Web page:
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https://pbn.com/roger-williams-university-loud-hailer-pilot-hyperlocal-app/

PROVIDENCE – Roger Williams University’s School of Continuing Studies worked with digital communication company Loud-Hailer on a mobile app – Providence2GO – which allows users to connect with businesses or groups based on where they are, without always relying on a carrier service, internet or Wi-Fi. The rollout is part of a 10-month pilot program…

 

 

 

 

 

 

 

 

 

RWU SCS Partners with Loud-Hailer on Mobile Application to Engage and Connect Providence

https://www.rwu.edu/news/news-archive/rwu-scs-partners-loud-hailer-mobile-application-engage-and-connect-providence

PROVIDENCE, R.I. – Walking around downtown Providence it’s easy to get lost among the maze of tall buildings and intersecting streets. And even though there are opportunities surrounding you, it’s easy to miss what’s available behind the stone facades.

In partnership with the city and over a dozen organizations, RWU’s School of Continuing Studies worked with digital communication company Loud-Hailer to help launch a mobile application that puts those opportunities right at your fingertips.

Called Providence2GO, the application directly connects users to the Providence’s businesses, organizations and institutions based on where they are in the city and without always relying on the user’s carrier service, internet or Wi-Fi.

Starting with a ten-month pilot, Providence will be the first city in the US to launch the application and trial the new technology that powers it.

“The goal is to create a linked city,” said Jamie Scurry, dean of RWU’s School of Continuing Studies. “We are excited to work with Loud-Hailer and our partners on improving and connecting the community we serve and testing this impressive technology that other cities and communities can learn from.”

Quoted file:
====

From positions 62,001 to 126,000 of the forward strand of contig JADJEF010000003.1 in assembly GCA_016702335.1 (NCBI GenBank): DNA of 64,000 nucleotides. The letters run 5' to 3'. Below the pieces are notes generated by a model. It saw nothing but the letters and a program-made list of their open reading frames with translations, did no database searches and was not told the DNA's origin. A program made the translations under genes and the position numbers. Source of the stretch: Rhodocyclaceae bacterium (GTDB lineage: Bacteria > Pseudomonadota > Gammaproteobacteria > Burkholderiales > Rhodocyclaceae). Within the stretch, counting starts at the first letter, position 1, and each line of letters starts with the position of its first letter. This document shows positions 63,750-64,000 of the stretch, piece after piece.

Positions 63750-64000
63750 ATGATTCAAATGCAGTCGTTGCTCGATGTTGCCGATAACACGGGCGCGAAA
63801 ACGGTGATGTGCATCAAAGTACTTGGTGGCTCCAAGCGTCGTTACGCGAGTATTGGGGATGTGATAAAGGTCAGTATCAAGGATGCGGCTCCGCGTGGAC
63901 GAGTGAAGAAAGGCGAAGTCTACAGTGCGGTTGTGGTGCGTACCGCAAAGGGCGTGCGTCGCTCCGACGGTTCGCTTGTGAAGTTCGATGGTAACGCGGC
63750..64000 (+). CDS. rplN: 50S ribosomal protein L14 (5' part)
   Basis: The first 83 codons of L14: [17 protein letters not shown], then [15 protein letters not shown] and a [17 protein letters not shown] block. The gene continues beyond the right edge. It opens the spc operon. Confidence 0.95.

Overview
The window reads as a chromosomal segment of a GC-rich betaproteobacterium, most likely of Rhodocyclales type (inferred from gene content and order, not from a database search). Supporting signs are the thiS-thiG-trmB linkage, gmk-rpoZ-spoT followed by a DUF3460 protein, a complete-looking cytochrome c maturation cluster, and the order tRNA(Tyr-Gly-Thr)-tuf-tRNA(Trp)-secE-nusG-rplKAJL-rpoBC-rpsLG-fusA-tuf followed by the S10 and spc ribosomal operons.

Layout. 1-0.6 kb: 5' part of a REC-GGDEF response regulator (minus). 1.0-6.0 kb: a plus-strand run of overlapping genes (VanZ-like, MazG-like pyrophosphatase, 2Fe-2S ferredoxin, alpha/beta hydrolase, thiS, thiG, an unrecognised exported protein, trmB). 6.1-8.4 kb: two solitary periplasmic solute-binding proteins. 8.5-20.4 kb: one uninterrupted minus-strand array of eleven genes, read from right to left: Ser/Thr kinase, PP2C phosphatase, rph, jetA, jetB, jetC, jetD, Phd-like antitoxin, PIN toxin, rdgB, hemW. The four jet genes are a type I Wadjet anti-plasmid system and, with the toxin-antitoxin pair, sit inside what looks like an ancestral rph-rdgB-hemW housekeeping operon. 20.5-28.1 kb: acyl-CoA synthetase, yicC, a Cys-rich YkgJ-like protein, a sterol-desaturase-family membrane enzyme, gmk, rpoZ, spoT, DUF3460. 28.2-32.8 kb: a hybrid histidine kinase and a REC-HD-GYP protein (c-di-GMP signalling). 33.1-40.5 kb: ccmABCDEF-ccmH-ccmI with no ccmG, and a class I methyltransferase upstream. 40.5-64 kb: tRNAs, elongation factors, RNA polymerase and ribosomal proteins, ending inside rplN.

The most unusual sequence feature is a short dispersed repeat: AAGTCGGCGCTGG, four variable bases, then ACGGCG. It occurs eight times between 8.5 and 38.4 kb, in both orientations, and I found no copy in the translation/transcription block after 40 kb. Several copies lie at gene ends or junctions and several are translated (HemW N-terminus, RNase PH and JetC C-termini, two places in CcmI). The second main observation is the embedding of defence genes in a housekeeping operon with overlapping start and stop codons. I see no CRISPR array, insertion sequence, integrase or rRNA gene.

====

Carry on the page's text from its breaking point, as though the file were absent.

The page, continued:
Content delivered to users includes information on Providence and its businesses, notifications on local events and activities, behind-the-scenes views at those local events and activities and special deals from nearby restaurants, shops and businesses.

The idea is that users don’t have to do constant searches of “what’s near me” or “what’s nearby” and hope that their search provides relevant results, said Co-founder and Chief Executive Officer Jack Chen.

With Providence2GO that information will be automatically received and curated based on channels users subscribe to and their location within the city.

“You literally just open the app, decide what you want to know about in the city and the information comes to you,” said Cimon Chen, co-founder, president and chief creative officer.

For example, users interested in learning more about the School of Continuing Studies who are in range of the campus will receive information on courses and events happening at the school.

Providence2GO runs on new technology developed by Loud-Hailer called Buki-Boxes, which act as Bluetooth engagement points and are located throughout the city. The boxes broadcast pre-loaded and real-time content to nearby users as they come within the listening range of different engagement spots, making the information hyperlocal and relevant to what stores, events and activities surround the user.

Roger Williams students in Providence can use it to fully take advantage of studying in the heart of downtown. It can also change the way students and faculty communicate with each other on campus.

Initially, the application will only be available on iOS devices. Loud-Hailer will expand it to other platforms after the initial launch.

The School of Continuing Studies was the first to partner with Loud-Hailer and helped bring other partners on-board. Currently, local partners include, WaterFire, AS220, Rhode Tour, Providence Public Library, Marsella Properties, Downtown Providence Parks Conservancy, the Rhode Island Governor’s Office of Innovation and City of Providence Department of Art, Culture + Tourism. Loud-Hailer is working on adding more partners in Providence.

In addition to the launch of Providence2GO, Loud-Hailer announced that the company is in discussions with several cities and organizations across the country – ranging from businesses to universities – on Connected City platforms, including Columbus, Ohio and Sacramento, California.

Potential cities and organizations will be watching the pilot in Providence with great interest as they consider adopting the technology and launching similar applications for their cities.

The application is available on iTunes for download.